Colour Temperature in Filmmaking

Footage feeling a little off-colour? Let Karl introduce you to the Kelvin scale.

In this filmmaking class, Karl explains colour temperature and shows you how to adjust your camera settings to achieve the right colour temperature in your videos.

Beginning by explaining colour temperature and the Kelvin scale on which it is measured, Karl illustrates the difference between cold (blue), neutral (white) and warm (orange) light.

He then shows you how to adjust the White (or Colour) Balance setting on your camera to suit (and, if necessary, neutralise) the colour temperature of the light on set.

In this class:

  • Colour temperature in filmmaking
  • The Kelvin scale of colour temperature
  • Cold, neutral and warm light
  • Adjusting White Balance or Colour Balance on your camera
  • Colour index of lighting

Questions? Please post them in the comments section below.


  1. Gary Stasiuk

    Question about filming with the intention of adding a LUT afterward. I love cinema and I pay a great deal of attention to the mood and feel of a film, specially in regards to the colour pallet they apply to a film. I’m curious what they are doing in terms of colour temperature adjustments at the time of filming and what might be the best approach to the type of capture.. are they using one of the LOG types, which wouldn’t be my first choice but may provide the most latitude for manipulation.. or shoot good contrast proper colour. I’m wondering if you have any information in approach for raw capture if your intention is to add a LUT which manipulates the colours a great deal.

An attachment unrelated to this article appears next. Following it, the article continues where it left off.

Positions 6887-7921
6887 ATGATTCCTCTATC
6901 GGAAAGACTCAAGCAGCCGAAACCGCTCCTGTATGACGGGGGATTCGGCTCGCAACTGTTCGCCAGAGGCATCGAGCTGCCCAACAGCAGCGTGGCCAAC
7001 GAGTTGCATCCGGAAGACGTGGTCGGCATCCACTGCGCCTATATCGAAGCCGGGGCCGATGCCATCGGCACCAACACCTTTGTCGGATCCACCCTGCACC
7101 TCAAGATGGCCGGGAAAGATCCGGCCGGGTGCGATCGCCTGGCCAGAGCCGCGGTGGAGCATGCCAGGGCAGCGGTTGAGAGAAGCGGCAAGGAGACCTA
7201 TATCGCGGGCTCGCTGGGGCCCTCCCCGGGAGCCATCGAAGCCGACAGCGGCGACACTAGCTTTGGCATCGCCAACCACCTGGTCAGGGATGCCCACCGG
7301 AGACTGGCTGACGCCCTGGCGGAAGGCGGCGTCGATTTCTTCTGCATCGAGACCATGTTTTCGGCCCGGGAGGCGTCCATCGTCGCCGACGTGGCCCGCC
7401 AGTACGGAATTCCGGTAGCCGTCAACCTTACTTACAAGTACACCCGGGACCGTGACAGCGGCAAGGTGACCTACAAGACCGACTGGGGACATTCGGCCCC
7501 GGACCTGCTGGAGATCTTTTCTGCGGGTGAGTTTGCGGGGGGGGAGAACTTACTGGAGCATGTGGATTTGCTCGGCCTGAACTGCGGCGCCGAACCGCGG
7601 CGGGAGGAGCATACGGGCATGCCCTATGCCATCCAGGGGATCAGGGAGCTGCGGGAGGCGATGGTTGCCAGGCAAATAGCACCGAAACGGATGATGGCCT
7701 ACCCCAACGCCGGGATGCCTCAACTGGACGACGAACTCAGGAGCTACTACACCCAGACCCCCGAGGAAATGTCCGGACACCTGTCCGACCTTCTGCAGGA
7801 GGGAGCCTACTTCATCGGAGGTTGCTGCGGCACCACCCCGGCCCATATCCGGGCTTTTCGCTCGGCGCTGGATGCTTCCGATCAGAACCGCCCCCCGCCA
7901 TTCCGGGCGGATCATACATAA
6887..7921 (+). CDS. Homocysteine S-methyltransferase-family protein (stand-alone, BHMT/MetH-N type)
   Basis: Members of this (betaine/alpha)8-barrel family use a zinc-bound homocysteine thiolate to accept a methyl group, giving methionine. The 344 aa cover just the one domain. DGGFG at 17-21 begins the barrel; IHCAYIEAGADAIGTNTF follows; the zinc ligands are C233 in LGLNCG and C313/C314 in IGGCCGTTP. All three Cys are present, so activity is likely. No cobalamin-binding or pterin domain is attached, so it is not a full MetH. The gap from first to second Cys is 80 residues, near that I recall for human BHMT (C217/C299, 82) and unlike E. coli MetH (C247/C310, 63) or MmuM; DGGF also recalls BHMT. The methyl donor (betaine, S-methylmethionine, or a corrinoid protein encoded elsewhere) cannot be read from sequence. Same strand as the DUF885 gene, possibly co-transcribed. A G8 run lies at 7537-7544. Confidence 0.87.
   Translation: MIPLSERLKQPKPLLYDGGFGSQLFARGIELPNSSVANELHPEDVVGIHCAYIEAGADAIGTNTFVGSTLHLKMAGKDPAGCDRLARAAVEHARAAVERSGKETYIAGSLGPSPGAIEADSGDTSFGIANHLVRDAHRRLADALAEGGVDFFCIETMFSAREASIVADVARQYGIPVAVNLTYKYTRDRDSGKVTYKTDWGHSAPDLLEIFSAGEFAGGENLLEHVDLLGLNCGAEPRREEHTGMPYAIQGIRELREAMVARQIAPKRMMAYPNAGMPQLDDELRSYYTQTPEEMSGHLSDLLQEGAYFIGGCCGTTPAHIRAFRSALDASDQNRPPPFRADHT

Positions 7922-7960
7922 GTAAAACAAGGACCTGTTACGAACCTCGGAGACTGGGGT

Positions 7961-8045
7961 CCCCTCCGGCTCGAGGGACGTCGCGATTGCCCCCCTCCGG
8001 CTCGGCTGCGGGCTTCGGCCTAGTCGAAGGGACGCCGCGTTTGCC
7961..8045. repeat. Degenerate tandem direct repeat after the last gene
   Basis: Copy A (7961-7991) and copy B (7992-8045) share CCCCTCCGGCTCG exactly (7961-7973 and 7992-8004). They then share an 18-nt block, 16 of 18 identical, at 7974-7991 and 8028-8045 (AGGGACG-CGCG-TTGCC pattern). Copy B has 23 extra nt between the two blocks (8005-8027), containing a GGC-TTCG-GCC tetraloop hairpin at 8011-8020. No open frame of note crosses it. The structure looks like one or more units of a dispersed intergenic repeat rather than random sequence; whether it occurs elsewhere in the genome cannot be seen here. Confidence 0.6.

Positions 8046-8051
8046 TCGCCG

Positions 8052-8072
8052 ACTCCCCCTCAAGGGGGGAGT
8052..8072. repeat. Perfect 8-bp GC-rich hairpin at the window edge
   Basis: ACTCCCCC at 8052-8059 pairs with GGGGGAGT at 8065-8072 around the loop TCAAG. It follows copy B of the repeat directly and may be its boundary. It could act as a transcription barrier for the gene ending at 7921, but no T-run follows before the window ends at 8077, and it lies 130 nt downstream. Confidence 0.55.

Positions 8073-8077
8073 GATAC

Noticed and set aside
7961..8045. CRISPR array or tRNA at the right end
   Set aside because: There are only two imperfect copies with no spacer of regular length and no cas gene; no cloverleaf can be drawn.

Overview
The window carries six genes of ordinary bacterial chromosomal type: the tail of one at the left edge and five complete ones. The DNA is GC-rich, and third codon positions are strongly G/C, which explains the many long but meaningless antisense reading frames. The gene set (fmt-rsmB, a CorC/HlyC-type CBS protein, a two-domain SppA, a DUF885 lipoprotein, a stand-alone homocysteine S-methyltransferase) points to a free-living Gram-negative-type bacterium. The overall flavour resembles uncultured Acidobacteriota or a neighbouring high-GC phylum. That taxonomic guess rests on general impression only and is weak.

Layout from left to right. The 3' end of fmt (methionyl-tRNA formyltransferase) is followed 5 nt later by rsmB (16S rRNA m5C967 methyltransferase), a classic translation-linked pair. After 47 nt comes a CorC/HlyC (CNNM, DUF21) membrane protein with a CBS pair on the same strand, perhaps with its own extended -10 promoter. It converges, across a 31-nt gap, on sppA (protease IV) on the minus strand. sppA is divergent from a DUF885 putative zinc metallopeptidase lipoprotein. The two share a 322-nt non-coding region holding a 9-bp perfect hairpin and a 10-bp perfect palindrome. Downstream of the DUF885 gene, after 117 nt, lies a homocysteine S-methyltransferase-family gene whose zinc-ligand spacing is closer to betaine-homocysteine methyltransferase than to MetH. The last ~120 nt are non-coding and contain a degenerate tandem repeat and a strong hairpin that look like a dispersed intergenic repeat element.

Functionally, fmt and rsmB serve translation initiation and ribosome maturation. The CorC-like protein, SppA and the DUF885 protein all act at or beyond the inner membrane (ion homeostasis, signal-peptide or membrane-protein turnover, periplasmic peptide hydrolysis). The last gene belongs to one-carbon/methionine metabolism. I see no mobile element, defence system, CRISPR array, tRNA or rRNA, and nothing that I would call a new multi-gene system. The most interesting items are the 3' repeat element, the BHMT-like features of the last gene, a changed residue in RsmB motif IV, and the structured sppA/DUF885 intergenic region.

2. Hi Karl,
    I can see that filming at the right colour temperature is important but it’s very difficult if filming on the fly (I use the Sony A7siii and the GoPro 10 Black for vlogging). If I change the colour temperature in camera, how much better is it than leaving it to auto and then changing it in post?

    1. Hi Mark, auto white balance is OK for the many situations where you just need a neutral result but as demonstrated in this video it is where the auto goes ‘too far’ with the correction that it becomes a problem. You can change the colour balance in post to a degree but it is less destructive to set the colour balance you need in camera rather than try to correct in post although small changes in post are not a problem, it’s only when you have to make big shifts that it is more of an issue.

  3. Hi Karl,
    Many many thanks for this series.
    I really appreciate the clarity with
    which you explain how colour temp
    I wonder though how it is possible
    to know the colour temp of a certain
    light source. For example, how did
    you know the candles were 2000K?
    Are there any way to measure a light
    source in terms of Kelvin measurement?

    1. Hi, thank you. Most light sources have known colour temperatures that are listed in various tables or you could use a colour temperature meter but these are quite expensive and probably more than you need.

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